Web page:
Seven Important Qualities for Good Linkbait

I wanted to call this article “Seven Habits of Highly Successful Linkbait,” but I didn’t put in the survey work involved. I have seen and read a lot of linkbait, though, to say nothing of the number of articles I’ve read about creating linkbait. As near as I can tell, linkbait that does well for the site owner that originates it often has seven specific qualities.

Before I get into those qualities, let me review what linkbait is for those of you who are new to search engine optimization. Linkbait is nothing more than a specialized form of content, though it could also be a widget or other small application. It is designed to attract visitors and get them to link to your site, thus raising your standing in the search engine results page. Links to linkbait are usually posted through social media websites, blog comments, etc. in the hope of creating some kind of buzz.

Most linkbait creators also hope it will increase general interest in their site. The idea is that visitors will come to check out the linkbait, but stay when they see other content that intrigues them, and maybe convert (subscribe to a newsletter, buy a product, etc). In other words, while linkbait will generate a spike of visitors, most site owners hope for a lasting increase in the number of visitors, and that the drop-off at the other end of the spike doesn’t go all the way back down to pre-linkbait levels. That’s a tall order. How do you accomplish this?

Start with relevance. If you want the visitors who are attracted to the linkbait on your site to stay on your site, then it should be dealing with a topic that is of a piece with the rest. Is your site for a dental practice? Try writing an article about “Five Ways to Make Your Teeth Last For a Lifetime.”

Your linkbait’s relevance to your own site is not the only factor to consider. Think about where you are posting links to your linkbait. What is the demographic of the social media web site? Slashdot, Reddit, Fark and Searchles all have very different demographics. Sure, there’s some overlap, but the point is this: if you want visitors to bite your linkbait, you have to give them something that they find relevant. Appeal to your audience – and appeal to the right audience.

Linkbait should also be useful. It’s not absolutely necessary; many popular linkbait items are funny or controversial or newsworthy or have some other good hook. And if you’re better at writing articles with those kinds of hooks, more power to you (writing “funny” items in particular is not easy, and this world can use more humor). But I know if I came across a piece of linkbait that was actually useful, I’d be more likely to bookmark it, and I suspect I’m not alone.

How do you know what your target audience would find useful? Patrick Altoft, writing recently for Blogstorm, noted that you should “Make sure you read all the blogs in your niche and see what they are linking to.” That will let you know what concerns your potential visitors. You might be surprised. For example, Styletips101.com, when looking for linkbait, received some of the following suggestions: how to dress for an interview; how to dress for a conference; and 10 style tips for a first date. You have an amazing store of knowledge that your audience doesn’t share; find out what they want and give it to them.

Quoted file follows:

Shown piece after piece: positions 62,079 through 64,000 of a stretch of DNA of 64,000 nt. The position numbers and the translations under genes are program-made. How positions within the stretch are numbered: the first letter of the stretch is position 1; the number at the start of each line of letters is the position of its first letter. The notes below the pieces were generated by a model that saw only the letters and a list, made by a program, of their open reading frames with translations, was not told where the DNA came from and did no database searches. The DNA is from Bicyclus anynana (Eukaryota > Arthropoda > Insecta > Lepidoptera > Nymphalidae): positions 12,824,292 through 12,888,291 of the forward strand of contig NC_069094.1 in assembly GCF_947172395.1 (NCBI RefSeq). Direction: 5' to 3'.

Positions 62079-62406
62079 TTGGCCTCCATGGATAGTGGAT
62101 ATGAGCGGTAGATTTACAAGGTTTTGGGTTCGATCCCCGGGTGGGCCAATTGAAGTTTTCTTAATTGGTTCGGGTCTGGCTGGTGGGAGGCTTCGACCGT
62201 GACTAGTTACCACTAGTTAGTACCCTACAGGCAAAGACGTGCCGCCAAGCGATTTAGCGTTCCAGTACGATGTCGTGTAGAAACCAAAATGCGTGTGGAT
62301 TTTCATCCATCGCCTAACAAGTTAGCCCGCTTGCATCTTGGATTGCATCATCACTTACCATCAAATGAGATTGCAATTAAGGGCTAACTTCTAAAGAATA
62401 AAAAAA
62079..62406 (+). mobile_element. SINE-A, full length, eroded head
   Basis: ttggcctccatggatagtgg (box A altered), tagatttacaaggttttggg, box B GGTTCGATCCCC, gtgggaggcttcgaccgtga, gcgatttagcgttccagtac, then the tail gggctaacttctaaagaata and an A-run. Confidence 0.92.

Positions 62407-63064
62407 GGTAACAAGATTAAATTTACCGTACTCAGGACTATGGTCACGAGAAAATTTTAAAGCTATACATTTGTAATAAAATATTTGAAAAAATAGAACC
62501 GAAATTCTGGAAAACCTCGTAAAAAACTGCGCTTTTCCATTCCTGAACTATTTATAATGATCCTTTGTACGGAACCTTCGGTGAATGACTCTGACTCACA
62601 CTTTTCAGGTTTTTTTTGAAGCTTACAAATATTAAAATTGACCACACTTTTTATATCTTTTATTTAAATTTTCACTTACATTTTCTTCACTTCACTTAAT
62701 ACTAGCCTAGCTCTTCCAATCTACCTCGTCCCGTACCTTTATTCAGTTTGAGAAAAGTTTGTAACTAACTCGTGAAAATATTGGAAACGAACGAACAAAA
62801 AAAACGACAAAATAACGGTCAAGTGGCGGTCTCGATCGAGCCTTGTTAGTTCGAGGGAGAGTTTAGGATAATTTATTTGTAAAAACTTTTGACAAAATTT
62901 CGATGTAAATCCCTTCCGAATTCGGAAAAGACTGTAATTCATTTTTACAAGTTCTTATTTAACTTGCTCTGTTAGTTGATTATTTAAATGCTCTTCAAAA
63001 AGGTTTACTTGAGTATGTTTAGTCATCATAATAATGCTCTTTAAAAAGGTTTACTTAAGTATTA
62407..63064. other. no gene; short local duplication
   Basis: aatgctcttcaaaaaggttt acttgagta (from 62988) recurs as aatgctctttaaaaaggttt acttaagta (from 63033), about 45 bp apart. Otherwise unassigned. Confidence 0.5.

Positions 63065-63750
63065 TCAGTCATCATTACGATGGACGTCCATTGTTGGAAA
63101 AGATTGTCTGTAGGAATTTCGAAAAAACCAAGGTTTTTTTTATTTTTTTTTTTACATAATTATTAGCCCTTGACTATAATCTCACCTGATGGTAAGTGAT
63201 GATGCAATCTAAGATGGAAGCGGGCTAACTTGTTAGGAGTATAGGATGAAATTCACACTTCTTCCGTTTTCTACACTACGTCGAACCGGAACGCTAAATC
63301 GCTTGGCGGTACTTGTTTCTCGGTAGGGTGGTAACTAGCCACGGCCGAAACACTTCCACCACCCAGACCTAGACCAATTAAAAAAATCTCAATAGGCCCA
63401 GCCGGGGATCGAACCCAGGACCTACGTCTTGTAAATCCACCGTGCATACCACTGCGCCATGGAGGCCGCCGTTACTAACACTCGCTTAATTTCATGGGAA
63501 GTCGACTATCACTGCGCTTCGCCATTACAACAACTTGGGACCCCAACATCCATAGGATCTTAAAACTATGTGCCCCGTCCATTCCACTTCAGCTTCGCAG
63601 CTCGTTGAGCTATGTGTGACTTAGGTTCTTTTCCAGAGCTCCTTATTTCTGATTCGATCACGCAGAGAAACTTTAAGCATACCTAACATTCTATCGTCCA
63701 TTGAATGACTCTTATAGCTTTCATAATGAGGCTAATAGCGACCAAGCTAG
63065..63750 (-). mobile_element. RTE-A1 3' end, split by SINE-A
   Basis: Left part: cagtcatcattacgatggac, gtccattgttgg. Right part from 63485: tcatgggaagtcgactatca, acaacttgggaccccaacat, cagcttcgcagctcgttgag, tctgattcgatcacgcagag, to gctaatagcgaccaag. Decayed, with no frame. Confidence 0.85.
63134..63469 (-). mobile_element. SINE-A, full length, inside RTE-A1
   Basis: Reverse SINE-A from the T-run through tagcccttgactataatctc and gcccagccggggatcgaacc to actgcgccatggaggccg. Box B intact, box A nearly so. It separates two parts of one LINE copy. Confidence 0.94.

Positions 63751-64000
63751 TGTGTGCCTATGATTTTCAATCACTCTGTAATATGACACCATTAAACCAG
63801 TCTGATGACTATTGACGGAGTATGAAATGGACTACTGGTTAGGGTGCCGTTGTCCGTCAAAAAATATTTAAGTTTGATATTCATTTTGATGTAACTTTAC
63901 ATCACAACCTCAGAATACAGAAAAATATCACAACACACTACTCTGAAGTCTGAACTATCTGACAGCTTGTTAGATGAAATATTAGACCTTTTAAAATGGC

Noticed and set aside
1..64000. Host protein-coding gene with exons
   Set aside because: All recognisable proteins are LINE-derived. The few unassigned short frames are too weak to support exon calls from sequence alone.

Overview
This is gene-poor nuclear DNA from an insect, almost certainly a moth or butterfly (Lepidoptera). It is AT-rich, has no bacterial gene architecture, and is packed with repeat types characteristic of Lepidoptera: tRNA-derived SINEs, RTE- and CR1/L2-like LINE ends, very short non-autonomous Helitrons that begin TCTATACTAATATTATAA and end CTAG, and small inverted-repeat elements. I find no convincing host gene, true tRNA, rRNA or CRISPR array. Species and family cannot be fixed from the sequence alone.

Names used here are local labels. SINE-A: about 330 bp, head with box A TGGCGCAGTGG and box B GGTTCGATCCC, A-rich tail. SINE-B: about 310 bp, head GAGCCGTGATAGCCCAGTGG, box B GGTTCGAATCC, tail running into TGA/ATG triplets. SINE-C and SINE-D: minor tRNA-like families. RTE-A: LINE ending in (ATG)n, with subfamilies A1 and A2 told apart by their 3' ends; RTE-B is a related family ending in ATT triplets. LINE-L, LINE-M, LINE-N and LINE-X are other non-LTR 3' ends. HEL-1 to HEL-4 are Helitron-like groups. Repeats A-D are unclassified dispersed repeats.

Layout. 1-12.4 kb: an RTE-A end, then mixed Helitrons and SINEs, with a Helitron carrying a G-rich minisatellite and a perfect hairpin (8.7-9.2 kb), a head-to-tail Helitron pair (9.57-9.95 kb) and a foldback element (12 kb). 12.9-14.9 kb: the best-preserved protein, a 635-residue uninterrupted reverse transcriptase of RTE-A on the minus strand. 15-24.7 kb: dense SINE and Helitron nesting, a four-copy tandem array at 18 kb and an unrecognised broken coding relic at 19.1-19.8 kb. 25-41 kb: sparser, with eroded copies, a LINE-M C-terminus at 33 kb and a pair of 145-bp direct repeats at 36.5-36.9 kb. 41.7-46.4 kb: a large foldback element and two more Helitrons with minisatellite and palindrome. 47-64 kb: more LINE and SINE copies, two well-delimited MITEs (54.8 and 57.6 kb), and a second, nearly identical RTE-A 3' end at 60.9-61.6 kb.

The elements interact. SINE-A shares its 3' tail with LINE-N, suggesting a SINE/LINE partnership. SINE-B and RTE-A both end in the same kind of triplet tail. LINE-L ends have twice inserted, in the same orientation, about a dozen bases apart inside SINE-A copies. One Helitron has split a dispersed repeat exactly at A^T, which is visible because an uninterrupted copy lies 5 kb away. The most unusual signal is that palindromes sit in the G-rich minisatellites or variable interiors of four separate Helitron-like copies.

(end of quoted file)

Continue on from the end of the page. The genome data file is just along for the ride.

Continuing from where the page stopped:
Let me give you an example. Recently I wrote an article in which I mentioned that a plumber might not want to write a blog, because writing about disasters is not likely to attract customers. But a plumber could write a prevention piece on what you need to do to keep your pipes running smoothly.

Interactivity is another great quality to give your linkbait. Again, it’s not obligatory, but you can do great stuff with it. "Subservient Chicken" was the first, of course, and it was all about the user apparently interacting with the person wearing the chicken suit. As a more recent example, just think about how popular widgets have become! They provide a handy and useful way for users to manipulate data. While it’s heavily controversial at the time of writing, the Scrabulous widget on Facebook is another great example. It lets two users play a game of Scrabble online.

Games aren’t the only form of interactive linkbait of course. You can probably think of something that applies to your field. Say you own an automobile repair shop. You could do an article titled “Ten Warning Noises Every Car Owner Should Know.” It could feature a 15-second or so audio file for each noise, an explanation of what problem is signaled by that noise, and potential consequences if the noise/problem goes untreated. You’d obviously set up the article so that the reader hears each noise when they click on its associated button. This is a crude example, of course, but I think it’s enough to start your brainstorming.